Broadspectrum says it is best placed to run the Nauru and Manus Island detention centres as the federal government runs a new tender process.
Broadspectrum chief financial officer Vince Nicoletti believes his company is best placed to run the Nauru and
Manus Island detention centres as the federal government runs a new tender process.
The Department of Immigration and Border Protection recently said the company was no longer the sole preferred bidder for a new, five-year contract.
Instead, the government extended Broadspectrum's current contract by 12 months to give it time to open up the tender process.
"We're quietly confident that we're best placed to secure the new, five-year contract with the DIBP when they award it later this year," Mr Nicoletti said during his interim earnings presentation.
Mr Nicoletti acknowledged that the decision does create some uncertainty, but stressed the government decided to conduct a further review due to continued changes in scope since the original tender.
"It is our view that our strong performance, our integrated end to end service offering, our welfare-led approach and collaborative focus with all stakeholders puts us in a strong position," Mr Nicoletti said Monday.
Last week's contract news triggered a sharp sell off in Broadspectrum's shares and left Ferrovial's $692 million bid for the company in the balance.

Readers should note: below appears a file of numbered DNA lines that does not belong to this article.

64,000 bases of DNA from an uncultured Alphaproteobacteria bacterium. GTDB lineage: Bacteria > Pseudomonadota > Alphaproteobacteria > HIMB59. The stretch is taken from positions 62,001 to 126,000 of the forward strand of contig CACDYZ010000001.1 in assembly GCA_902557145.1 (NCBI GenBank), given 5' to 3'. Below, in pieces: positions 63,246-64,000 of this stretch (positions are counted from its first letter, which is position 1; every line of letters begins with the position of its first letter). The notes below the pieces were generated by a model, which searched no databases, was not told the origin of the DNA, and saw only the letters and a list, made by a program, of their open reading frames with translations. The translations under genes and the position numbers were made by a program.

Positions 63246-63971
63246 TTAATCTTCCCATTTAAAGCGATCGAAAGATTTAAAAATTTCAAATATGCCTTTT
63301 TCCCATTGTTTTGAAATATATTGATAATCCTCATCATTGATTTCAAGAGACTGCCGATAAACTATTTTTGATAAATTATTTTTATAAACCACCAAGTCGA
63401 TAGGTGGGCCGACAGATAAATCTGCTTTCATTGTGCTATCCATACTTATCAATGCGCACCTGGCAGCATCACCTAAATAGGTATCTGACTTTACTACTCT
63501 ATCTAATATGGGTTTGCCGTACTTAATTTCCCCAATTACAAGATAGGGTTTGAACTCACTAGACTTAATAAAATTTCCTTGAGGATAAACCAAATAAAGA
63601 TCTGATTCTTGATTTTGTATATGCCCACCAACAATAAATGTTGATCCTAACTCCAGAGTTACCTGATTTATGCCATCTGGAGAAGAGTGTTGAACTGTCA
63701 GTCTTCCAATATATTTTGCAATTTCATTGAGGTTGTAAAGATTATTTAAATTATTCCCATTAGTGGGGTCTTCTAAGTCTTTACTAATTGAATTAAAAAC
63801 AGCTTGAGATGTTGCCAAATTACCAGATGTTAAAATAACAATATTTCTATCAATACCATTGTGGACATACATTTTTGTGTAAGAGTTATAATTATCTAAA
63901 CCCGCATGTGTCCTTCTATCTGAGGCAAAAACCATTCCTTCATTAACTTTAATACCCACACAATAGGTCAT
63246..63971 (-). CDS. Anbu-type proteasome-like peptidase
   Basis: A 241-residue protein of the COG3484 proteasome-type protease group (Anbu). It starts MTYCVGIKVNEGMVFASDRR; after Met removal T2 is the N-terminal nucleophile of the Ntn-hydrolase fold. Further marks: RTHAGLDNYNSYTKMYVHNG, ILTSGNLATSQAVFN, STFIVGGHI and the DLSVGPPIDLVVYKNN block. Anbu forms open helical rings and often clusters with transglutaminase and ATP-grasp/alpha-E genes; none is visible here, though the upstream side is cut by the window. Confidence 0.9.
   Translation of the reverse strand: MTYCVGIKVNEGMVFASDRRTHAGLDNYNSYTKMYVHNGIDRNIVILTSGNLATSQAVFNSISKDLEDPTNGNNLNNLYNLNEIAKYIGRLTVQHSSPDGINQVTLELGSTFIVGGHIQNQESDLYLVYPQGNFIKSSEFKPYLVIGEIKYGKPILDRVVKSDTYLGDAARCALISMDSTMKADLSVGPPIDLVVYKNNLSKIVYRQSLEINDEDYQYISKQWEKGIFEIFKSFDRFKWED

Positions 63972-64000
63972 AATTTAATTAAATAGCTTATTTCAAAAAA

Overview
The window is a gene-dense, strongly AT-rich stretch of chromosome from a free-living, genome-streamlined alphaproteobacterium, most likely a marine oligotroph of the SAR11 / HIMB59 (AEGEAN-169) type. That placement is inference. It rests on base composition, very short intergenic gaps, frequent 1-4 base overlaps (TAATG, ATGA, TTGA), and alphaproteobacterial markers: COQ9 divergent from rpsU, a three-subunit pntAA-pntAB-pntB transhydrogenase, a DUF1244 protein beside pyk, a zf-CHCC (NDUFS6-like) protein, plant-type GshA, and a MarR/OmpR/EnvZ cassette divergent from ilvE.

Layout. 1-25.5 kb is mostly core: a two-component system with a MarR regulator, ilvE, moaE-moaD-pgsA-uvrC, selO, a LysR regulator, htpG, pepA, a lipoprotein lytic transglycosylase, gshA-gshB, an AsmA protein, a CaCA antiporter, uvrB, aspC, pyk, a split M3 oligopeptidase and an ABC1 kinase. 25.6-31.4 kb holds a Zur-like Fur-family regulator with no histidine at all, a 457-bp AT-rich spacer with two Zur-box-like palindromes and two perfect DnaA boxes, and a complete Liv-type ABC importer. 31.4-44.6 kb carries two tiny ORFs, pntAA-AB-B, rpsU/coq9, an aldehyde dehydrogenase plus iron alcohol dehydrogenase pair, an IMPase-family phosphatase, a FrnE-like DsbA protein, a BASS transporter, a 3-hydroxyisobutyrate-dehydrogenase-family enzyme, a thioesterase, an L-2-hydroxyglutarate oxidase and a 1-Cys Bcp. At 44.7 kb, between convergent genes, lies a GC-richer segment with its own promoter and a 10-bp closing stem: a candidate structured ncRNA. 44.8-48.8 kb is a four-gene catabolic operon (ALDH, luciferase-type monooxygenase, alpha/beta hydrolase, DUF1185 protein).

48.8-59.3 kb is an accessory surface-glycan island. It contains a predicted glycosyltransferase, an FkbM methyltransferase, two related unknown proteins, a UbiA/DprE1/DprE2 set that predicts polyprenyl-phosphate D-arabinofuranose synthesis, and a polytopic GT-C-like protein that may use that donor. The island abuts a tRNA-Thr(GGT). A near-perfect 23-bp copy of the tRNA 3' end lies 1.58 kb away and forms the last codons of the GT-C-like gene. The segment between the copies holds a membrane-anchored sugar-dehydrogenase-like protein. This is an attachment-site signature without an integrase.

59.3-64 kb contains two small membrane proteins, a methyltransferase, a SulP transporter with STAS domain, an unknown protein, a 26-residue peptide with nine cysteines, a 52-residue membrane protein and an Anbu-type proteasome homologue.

Spanish infrastructure giant Ferrovial described the change to the contract status as a "significant and negative" one that adversely impacts the value of the takeover target. Ferrovial is considering its options.
Broadspectrum profits triple
Profits have tripled for the operator of the Manus Island and Nauru detention centres as the company battles
to fend off a hostile takeover from Spain.
Broadspectrum, formerly known as Transfield Services, unveiled its stellar profit result on Monday and cheered investors with news it would buy back up to 10 per cent of its shares.
The company said the jump in net profit to $25 million for the six months to December 31 was bolstered by contracts with the defence, social services and property sectors.
Broadspectrum also benefited from the expected turnaround in its Americas business.
Chief executive Graeme Hunt said the results reflected the continued strong operational performance and improvements across the board.
"This is a very positive first half result, particularly in light of the difficult operating conditions we're experiencing in some of our sectors," he said in a statement on Monday.
Mr Hunt said given the company's strong cash generation, it would buy back up to 10 per cent of its shares on-market over the next 12 months.
The earliest the company will start its share buyback is March 8.
Broadspectrum shares soared on the back of the buyback news, with the stock up 7.5 cents, or 7.0 per cent, to $1.14.
Mr Hunt reiterated the company's rejection of Spanish infrastructure and services company Ferrovial's $692 million hostile takeover offer.
A Ferrovial spokesman Monday declined to comment on what the share buyback and earnings results means for its bid.
The takeover bid was placed in jeopardy last week after the federal government opened up the bidding for a new, five-year contract to operate the detention centres on Nauru and Manus Island.
The Department of Immigration and Border Protection has extended Broadspectrum's current contract for the centres by 12 months to give it time to open up the tender process.